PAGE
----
A timber garage could improve your home, garden and your mood

As the first autumn winds and rains arrive, don’t you wish your car was less exposed to the elements? And don’t you also wish you had more garden storage? Bikes and outdoor furniture all fare better indoors in autumn, and a winter garden looks less desolate with the jetsam of summer living stored safely inside.

Your car too would benefit from some shelter. There’d be less risk of gales blowing your neighbours’ bins into the car and denting a door or wing. And you’d no longer waste precious morning minutes scraping ice from the windscreen.

So why not invest in a DIY garage this winter? There are now so many affordable timber garages kits on the market like those offered by Hamill Creek Timber Frame Homes. Buying one is no longer a major investment. And a timber garage is more eco-friendly than the traditional bricks and mortar garage, especially if you use Forest Stewardship Council-certified wood.

Another change from tradition is how attractive garages and garden buildings look nowadays. Having a low-price garage often used to involve buying a flimsy 1970s-style carport. They might have protected 1970s cars from direct sun or acid rain (as long as both came straight down from above), but they didn’t do much for the look of anyone’s garden. Nor did the rusting or chipped paint of old-style metal garage doors.

In contrast, the timber garage of the 2010s is attractive and robust. The timber can be stained with neutral colours to retain the natural finish of the wood, or painted or stained in colours that blend in with your garden or house. What’s more, they are designed to be built by those with even modest DIY skills.

The financial attractions

Today’s garages have other attractions as well. For example, Moneysupermarket.com advises: “Parking your car in a locked garage …reduces the statistical likelihood of theft as well as vandalism and … will lower your insurance costs”. A garage could also add to the value of your house (as long as you do not lose too much garden space when you build it), and certainly increase its attractiveness to buyers.

Allow for some extra space

One age-old problem with garages does still apply today: the fact that they fill up too quickly. The car starts to be edged out of its own space by a gathering multitude of other possessions: the garden containers that need to be protected from frost; the guinea pigs that your children acquire once the garage is there to provide winter quarters; the rug that is no longer right in the dining room but must be saved in case you change your mind.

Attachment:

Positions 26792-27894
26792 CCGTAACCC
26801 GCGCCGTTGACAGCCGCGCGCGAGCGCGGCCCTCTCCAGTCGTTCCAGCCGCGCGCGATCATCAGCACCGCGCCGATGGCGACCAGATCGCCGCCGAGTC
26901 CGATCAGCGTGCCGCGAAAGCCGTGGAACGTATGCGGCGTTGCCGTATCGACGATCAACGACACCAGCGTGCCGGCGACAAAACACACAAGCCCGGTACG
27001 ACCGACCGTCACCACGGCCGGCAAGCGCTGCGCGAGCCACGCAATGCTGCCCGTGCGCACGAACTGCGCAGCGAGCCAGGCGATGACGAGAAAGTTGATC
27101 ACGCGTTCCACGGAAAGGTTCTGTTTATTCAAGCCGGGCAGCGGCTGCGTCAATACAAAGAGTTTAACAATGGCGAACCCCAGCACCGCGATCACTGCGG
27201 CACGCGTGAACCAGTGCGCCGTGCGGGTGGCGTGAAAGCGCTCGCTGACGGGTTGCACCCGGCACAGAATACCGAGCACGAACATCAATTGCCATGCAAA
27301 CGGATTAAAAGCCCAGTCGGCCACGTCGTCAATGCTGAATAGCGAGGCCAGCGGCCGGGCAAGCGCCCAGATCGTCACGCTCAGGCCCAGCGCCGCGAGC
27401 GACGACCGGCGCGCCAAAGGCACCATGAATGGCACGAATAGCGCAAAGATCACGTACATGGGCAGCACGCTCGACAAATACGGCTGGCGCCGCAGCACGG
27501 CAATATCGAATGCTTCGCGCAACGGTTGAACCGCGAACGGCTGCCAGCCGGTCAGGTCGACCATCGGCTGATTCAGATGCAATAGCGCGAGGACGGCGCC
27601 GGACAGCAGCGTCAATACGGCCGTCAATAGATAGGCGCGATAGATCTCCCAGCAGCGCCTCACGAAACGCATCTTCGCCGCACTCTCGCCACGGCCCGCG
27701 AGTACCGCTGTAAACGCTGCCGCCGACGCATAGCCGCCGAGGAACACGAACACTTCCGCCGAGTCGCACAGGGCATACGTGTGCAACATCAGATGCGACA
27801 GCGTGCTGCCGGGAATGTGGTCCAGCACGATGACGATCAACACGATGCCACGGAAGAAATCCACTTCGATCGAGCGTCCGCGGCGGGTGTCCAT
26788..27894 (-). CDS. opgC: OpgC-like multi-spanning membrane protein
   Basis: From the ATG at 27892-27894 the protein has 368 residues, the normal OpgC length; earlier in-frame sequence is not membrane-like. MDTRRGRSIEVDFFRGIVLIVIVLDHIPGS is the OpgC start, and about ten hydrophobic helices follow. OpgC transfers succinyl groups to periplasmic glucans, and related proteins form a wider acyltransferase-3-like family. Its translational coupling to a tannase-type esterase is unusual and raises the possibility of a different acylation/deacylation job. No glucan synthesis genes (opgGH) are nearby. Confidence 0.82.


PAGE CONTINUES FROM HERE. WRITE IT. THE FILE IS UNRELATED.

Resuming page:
And other uses for the garage emerge: workroom, table football room, or back-garden pub. Pretty soon the car is back in its old place on the driveway or the street.

The optimum solution is to buy a garage with spare space – either around the car or in a dedicated storage area. Garages with extra storage allow you space for a new hobby, or enable you to clear your home and garden of clutter (and keep the car out of the winter weather).

 How to choose a timber garage

Having been hooked by the idea of a timber garage, you’ll find there is a growing choice on the market. In order to make sure you end up with a building that (a) really is weatherproof and (b) stays attractive and robust beyond the first winter, look out for the following features and design specifications:

Timber: The type of wood used will affect the garage’s longevity and weatherproofing ability. Hardwood, when sustainably sourced, is the best option, but it is very expensive. Slow-grown timber has a closer grain and is denser than fast-grown timber, and is therefore more durable. Look for timbers that are grown in northern regions, such as the Nordic and Baltic countries, rather than Mediterranean and other southern countries.

Log thickness: The thicker the log, the better insulated and warmer the garage will be. The standard advice on garden buildings is that timber up to 28mm thick is fine for summer use (based on the UK climate), and 34mm logs sufficient for spring and early autumn too. If you plan for your garage to double up as workshop or games room, 40mm or 70mm logs will provide a warmer space for winter too.

Wood treatments: All timber is vulnerable to damp, especially doorframes, the posts of carports, and foundation joists. Look for buildings with laminated wood doorframes and posts, and pressure-treated foundation joists, to provide protection against damp and rot.

Roof: If you want the garage to blend in with your home or other garden buildings, look at the pitch of the roof. Try to choose a similar gradient to those you have already. If you live somewhere subject to regular snow and rain, the roof pitch should be steep enough to let water run off.

There are two other elements you must also think about when buying a timber garage:

Foundations: any garden building needs to be built on a firm, level base. If the ground beneath is not stable, the immediate problems could include construction problems, with walls and fixtures not fitting together properly. Later on, you could also face subsidence, leaks, and doors and windows warping. So do pay attention to the base on which the garage will stand.

Wood preservation: any timber building needs to be treated with wood preservative as soon as possible. Untreated wood is vulnerable to mould, insect attack, rot and decay, so don’t procrastinate on this. There are plenty of good wood preservative treatments on the market, including eco-friendly wood stain. And, finally, one last piece of advice, once you have applied wood preservative, you should paint, stain or varnish the timber to protect it from timber and rain.

So if you’re fed up of getting soaked through or freezing cold hands before you even start the daily commute, maybe it’s time to consider a better way to start the working day in winter?

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